Diplomatic peace-building efforts have produced little relief for the hardest-hit parts of Ukraine, including Mariupol, where weeks of relentless Russian bombardment has laid waste to large sections of the city and left residents with little access to food, water, power and medicine. Several agreements between Kyiv and Moscow to establish safe corridors for the evacuation of residents and delivery of aid have fallen apart.
“We are running out of adjectives to describe the horrors that residents in Mariupol have suffered,” Ewan Watson, a spokesman for the Red Cross, said in Geneva. “The situation is horrendous and deteriorating, and it’s now a humanitarian imperative that people be allowed to leave and aid supplies be allowed in.”
Russia and Ukraine had agreed the day before to a temporary truce in the area to allow evacuations, but Ukrainian officials accused Russian forces of reneging on the deal and blocking dozens of buses from ferrying residents to safety, as well as seizing 14 tons of food and medical supplies being sent in. Petro Andryushchenko, an aide to Mariupol’s mayor, said trying to leave remained “very dangerous.”
“We do not see a real desire on the part of the Russians and their satellites to provide an opportunity for Mariupol residents to evacuate to territory controlled by Ukraine,” Andryushchenko wrote on Telegram, adding that Russian forces were “categorically not allowing any humanitarian cargo, even in small amounts, into the city.”
Although the strategic port city remains nominally under Ukrainian control, Russian troops have been reported throughout Mariupol. Destruction has been widespread, with Russian attacks causing at least $10 billion in damage to infrastructure, according to officials. Seizure of the city would be key to blocking Ukraine’s access to the Sea of Azov and establishing a staging post for a westward push along the coast to the Crimean peninsula, which Moscow illegally annexed in 2014, and Odesa on the Black Sea.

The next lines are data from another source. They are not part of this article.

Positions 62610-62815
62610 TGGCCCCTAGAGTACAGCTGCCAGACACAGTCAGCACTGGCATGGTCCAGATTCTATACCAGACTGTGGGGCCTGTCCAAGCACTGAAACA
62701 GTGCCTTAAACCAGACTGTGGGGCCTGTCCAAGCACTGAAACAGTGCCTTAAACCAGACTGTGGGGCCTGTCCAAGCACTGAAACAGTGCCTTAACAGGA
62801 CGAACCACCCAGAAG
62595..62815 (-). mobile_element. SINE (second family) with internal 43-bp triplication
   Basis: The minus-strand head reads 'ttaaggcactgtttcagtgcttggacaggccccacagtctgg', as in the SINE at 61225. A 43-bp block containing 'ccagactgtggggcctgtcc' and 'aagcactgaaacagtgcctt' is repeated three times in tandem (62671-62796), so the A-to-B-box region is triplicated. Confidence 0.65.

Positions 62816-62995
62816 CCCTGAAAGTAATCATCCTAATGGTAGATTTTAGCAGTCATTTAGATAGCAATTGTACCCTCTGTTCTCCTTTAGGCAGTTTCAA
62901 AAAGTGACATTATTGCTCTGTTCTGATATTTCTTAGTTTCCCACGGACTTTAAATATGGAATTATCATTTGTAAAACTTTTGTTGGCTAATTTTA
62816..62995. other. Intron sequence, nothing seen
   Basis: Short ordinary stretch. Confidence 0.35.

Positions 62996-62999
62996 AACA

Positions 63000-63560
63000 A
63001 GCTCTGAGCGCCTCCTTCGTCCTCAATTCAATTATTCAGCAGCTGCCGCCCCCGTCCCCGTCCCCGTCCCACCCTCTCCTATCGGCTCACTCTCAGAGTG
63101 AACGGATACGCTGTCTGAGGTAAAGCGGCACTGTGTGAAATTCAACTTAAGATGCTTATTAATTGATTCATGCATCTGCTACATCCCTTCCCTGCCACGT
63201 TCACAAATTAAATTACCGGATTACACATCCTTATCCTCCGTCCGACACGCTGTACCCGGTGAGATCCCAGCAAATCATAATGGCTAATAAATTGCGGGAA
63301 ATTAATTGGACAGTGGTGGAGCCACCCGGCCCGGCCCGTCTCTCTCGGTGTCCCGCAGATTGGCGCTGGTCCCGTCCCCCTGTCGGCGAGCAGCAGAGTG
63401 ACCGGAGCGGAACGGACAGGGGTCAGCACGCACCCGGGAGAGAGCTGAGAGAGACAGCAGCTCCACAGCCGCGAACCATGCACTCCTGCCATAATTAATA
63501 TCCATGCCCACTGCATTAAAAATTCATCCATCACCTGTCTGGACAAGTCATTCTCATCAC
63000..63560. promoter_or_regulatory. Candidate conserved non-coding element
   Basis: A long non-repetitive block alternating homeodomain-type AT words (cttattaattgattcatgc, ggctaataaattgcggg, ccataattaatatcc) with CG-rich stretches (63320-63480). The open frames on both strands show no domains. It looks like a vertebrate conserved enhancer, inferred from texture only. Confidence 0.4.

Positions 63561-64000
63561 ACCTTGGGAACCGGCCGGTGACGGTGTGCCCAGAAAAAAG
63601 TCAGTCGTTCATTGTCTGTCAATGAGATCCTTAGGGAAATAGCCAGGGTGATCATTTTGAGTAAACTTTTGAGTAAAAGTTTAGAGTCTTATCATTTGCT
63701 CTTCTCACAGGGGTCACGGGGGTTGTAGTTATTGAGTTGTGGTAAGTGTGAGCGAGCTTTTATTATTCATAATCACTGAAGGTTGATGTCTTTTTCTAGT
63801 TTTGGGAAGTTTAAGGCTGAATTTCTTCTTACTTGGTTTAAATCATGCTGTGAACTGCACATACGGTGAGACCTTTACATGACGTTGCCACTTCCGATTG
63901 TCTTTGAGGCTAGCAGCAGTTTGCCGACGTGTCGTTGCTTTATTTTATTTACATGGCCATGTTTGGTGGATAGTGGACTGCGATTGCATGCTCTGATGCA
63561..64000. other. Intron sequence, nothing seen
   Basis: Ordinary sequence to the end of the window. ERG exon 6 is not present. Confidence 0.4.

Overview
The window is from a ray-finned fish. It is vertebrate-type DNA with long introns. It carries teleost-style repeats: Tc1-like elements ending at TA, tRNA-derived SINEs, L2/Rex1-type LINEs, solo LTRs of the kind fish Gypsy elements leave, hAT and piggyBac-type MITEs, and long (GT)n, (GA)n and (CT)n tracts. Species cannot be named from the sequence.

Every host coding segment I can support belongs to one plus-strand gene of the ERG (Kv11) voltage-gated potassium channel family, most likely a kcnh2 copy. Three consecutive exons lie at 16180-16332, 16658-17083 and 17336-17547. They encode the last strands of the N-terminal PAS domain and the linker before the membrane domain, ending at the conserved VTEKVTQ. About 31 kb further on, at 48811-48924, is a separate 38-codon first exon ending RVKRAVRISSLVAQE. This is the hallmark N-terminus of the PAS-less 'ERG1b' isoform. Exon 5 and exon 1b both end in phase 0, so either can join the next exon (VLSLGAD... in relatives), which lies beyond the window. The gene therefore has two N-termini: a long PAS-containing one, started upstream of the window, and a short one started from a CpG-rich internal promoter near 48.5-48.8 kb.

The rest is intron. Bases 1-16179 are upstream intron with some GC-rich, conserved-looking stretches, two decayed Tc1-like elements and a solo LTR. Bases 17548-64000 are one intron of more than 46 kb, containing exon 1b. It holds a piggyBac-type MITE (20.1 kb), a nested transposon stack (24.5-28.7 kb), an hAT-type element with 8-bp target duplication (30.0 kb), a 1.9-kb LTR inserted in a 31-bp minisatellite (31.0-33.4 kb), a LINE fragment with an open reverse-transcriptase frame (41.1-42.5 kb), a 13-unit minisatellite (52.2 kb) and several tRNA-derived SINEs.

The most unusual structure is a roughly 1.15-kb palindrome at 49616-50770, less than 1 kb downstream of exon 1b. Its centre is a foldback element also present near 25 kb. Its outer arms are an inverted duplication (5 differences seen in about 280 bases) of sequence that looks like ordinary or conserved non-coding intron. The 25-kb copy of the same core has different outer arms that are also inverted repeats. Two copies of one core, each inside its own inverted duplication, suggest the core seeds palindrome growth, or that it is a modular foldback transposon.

Mykolaiv, a shipbuilding hub about 80 miles east of Odesa, has already come under increasing fire. Ukrainian media said Friday that the death toll from a Russian strike that hit an administrative building there earlier in the week had risen to 28. The number could not be independently verified.
Ukrainian authorities also said Russian troops had mostly withdrawn from Chernobyl, outside of Kyiv, the site of the world’s worst nuclear disaster in 1986. Russia had wrested control of the area early in the war, but has now apparently returned the decommissioned nuclear plant to Ukrainian management. Although the ruined facility no longer generates power, workers still conduct safety procedures to prevent radiation leaks.
The International Atomic Energy Agency, whose chief intends to visit Chernobyl “as soon as possible,” has requested more information from Ukrainian authorities who say that some Russian troops were exposed to significant amounts of radiation at the site.
Zelensky, Ukraine’s leader, cautioned against any complacency over news that invading troops were being pulled back from some areas.
“We know their intentions,” he said late Thursday in his nightly video address to the nation. “We know that they are moving away from those areas where we hit them in order to focus on other, very important ones where it may be difficult for us. … There will be battles ahead.”
Although Western officials and observers have spoken of disarray, disorganization and disillusionment within Russian military ranks, Zelensky made a rare disclosure of dissension or problems within Ukraine’s forces. He said two generals had been stripped of their rank for violating “their military oath of allegiance to the Ukrainian people.”
One of them was in charge of internal security at Ukraine’s principal intelligence agency and the other headed intelligence around the southern city of Kherson, the first officially to fall to Russian forces.
“Something prevented them from determining where their homeland was,” Zelensky said, without elaborating.
McDonnell reported from Lviv, Chu from London and Linthicum from Mexico City.